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Berkshire Hathaway Chairman and CEO Warren Buffett, right, and his Vice Chairman Charlie Munger, left, speak during an interview in Omaha, Neb., on May 7, 2018.Nati Harnik/The Associated Press

The ancient Greek temple that was home to the Oracle of Delphi had a maxim inscribed upon its entrance. In golden letters was written: “Know Thyself.”

Charlie Munger, the vice-chairman of Berkshire Hathaway BRK-B-N who died this week, just shy of his 100th birthday, helped Warren Buffett turn that company into the greatest investment fund in human history by relentlessly following and elaborating upon the wisdom of that famous precept.

To be a successful investment manager, or a successful businessperson, you have to know accounting. And how to read an income statement and balance sheet. Yes, you have to understand finance. And the tax code.

But above all, Mr. Munger said, you have to know people. You have to accurately weigh the genius and folly, the potential and limits, of humans and their works. You have to see them – and the companies they’re running, the schemes they’re pitching, the dreams they’re dreaming – in a true light. You have to see through both marketing moonshine and sincerely held beliefs.

And the most important person you must understand is: you. Because if you don’t see the world as it really is, and yourself as you really are, then barring the happenstance of good luck, your life is likely to be marked by disappointment and failure.

Knowing your limits, including the constrained circle of your own competence, was the foundational investment practice underlying six decades of success at Berkshire Hathaway. The Buffet-Munger duo had a deeper pool of knowledge than probably anyone who has ever invested money. But they also accepted, and respected, the vast geography of their own ignorance and uncertainty.

That honest appreciation of themselves had two consequences. The first is that both men read voraciously. They were absolute gluttons for learning.

“In my whole life, I have known no wise people,” Mr. Munger once said, “who didn’t read all the time – none, zero. You’d be amazed at how much Warren reads, and at how much I read. My children laugh at me. They think I’m a book with a couple of legs sticking out.”

The second consequence was the recognition that, even if the two men at the top of Berkshire were geniuses, their genius was limited. The list of sectors they declined to invest in was long. The entire universe of online business, and indeed the entire information technology sector, was absent from their portfolio until relatively recently.

This was not because Mr. Buffett and Mr. Munger had decided that Amazon or Google were bad businesses. It was because they were willing to admit to their own uncertainty about how to value these companies’ long-term prospects, and thus their considered opinion was that they had a low level of confidence in their own opinions. So they declined to place bets. They did not follow the crowd, and they did not let emotions such as pride or fear of losing face override that judgment.

Declining to place a bet is what Berkshire mostly did. On most days (or weeks, or months), the company didn’t buy or sell anything. It watched and waited. And then waited some more, watching for a rare winning hand.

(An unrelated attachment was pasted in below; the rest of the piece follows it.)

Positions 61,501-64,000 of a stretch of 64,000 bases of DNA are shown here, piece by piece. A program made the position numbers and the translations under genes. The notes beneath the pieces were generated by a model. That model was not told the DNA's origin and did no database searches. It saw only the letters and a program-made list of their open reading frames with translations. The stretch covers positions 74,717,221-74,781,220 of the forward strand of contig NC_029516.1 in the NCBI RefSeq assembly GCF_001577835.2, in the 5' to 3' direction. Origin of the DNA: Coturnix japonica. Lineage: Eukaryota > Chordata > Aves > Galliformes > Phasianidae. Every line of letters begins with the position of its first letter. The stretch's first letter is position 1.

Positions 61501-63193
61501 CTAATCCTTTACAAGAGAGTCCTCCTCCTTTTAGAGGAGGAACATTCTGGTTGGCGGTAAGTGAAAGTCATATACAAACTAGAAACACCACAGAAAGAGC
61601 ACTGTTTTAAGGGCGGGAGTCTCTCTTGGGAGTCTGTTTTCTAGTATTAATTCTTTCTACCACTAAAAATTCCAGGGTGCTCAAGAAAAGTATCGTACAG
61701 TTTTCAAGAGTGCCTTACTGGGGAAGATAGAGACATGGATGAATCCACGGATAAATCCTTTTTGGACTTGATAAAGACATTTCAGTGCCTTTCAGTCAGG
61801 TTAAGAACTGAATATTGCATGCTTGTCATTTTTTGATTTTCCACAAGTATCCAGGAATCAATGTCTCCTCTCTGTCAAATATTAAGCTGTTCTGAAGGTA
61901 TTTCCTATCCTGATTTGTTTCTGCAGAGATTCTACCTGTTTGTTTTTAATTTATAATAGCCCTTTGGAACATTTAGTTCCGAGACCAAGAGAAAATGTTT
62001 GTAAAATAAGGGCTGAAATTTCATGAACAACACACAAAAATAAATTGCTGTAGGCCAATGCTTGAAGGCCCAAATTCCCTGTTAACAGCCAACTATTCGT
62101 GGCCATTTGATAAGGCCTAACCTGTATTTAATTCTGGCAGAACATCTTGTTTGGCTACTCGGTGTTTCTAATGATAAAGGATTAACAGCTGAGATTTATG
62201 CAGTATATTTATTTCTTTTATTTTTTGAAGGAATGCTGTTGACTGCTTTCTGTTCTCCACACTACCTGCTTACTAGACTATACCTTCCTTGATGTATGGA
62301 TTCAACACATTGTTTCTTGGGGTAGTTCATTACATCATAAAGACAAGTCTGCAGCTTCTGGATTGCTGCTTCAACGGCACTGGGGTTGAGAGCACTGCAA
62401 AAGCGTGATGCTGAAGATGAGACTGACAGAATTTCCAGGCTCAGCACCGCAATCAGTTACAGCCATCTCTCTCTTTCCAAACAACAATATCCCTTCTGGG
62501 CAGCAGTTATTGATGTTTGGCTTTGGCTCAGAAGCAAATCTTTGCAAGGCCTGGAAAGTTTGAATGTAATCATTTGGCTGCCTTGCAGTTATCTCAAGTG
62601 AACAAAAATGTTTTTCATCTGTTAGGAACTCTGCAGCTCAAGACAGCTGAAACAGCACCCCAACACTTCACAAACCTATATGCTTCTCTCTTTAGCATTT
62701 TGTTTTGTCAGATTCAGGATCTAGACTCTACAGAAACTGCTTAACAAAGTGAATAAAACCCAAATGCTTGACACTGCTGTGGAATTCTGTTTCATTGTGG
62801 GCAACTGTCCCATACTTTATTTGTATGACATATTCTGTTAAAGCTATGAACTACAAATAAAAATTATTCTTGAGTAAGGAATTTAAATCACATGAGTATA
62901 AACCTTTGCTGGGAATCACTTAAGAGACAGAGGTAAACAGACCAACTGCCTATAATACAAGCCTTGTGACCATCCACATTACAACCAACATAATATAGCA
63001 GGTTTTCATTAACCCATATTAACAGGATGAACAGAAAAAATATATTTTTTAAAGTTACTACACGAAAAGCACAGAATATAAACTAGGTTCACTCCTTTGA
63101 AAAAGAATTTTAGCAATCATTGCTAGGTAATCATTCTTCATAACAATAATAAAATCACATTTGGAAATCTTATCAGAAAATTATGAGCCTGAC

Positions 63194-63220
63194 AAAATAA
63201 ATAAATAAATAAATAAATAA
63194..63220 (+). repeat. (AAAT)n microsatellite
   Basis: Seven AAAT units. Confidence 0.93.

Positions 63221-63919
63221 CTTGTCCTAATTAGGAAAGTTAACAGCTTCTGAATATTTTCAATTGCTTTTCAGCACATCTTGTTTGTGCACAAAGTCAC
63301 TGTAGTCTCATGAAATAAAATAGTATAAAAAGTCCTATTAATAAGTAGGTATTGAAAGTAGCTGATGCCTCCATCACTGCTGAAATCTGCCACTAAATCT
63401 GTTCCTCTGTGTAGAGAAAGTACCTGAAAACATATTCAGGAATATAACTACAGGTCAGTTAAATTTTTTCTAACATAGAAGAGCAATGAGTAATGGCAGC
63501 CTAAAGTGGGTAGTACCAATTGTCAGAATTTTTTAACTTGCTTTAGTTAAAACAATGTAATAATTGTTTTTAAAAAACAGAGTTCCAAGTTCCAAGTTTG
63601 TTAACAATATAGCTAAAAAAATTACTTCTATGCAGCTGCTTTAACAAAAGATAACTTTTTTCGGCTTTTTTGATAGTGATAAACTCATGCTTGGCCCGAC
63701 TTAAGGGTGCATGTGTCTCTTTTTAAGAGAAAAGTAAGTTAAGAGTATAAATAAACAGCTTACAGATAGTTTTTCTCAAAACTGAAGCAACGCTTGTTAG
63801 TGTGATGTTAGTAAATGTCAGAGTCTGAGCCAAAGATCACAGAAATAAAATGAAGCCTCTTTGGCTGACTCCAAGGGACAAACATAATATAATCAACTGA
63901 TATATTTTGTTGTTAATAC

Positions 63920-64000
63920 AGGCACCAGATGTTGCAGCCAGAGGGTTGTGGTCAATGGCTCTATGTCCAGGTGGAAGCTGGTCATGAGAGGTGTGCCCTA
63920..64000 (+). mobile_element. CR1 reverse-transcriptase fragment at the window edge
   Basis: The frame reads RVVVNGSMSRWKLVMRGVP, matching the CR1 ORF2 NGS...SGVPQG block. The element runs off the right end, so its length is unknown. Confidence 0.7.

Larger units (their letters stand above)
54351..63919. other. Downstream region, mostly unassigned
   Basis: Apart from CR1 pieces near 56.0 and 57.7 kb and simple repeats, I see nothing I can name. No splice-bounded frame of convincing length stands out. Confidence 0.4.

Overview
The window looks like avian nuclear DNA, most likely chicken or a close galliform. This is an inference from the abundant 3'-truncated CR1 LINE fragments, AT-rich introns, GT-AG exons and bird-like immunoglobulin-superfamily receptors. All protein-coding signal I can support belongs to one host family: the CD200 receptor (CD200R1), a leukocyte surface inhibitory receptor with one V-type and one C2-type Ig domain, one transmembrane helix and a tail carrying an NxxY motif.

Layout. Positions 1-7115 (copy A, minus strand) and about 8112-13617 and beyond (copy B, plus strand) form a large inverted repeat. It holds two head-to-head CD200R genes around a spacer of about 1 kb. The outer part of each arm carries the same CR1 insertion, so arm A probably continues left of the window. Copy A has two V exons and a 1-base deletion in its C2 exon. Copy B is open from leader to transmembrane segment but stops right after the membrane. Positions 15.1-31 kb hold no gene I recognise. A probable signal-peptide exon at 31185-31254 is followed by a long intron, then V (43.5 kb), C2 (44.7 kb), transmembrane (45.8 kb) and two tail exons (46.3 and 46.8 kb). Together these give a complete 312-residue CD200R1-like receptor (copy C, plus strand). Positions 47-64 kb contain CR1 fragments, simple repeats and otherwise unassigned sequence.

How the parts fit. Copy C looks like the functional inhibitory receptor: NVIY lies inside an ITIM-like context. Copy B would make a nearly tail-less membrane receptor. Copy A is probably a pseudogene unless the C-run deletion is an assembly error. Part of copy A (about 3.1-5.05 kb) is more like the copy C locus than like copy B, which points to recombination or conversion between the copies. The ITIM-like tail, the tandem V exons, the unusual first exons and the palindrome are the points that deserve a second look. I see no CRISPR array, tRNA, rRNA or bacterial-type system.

Berkshire shareholders look beyond Warren Buffett, Charlie Munger

As both Mr. Munger and Mr. Buffett often said, success in life and investing comes down to only a handful of decisions over the course of many decades. Great opportunities – the right job, the right spouse, the right investment – arrive only rarely. To seize one of those infrequent great opportunities, you need the self-discipline to avoid gorging on the all-you-can-eat smorgasbord of poor opportunities.

The result was a company unlike any other. Berkshire Hathaway is today a giant conglomerate with a market capitalization of nearly US$800-billion. That’s more than double the combined value of Canada’s Big Six banks. Yet Berkshire’s head office only has about 25 staff. That’s it.

The reasons why are twofold.

Berkshire has several huge, wholly owned subsidiaries, including Geico insurance and the BNSF railroad, and it has radically decentralized management of those companies. It put trusted chief executives in charge, gave them almost total autonomy and aimed to have them remain worthy of trust – and in the job – for life.

On the investment side, however, Berkshire did the opposite. Decisions about the investment portfolio – currently worth more than US$500-billion in stocks, bonds and cash – were radically centralized in the Buffett-Munger duo. The only recent innovation, as part of succession planning, has been the addition of two younger portfolio managers, Todd Coombs and Ted Weschler.

Charlie Munger was a brilliant, proud, domineering character. He also knew himself, and his limits. When he met Mr. Buffett, in 1959, he immediately recognized a kindred spirit – and an investment genius superior to his own. He understood that Warren Buffett was a better Warren Buffett than he could ever be. But for Mr. Buffett to be his best self, he needed Mr. Munger: as co-pilot, adviser, pitch-perfect tuning fork, font of constructive criticism and best friend.

Mr. Buffett says that over six decades, the two never had a fight. I don’t doubt him for a second.

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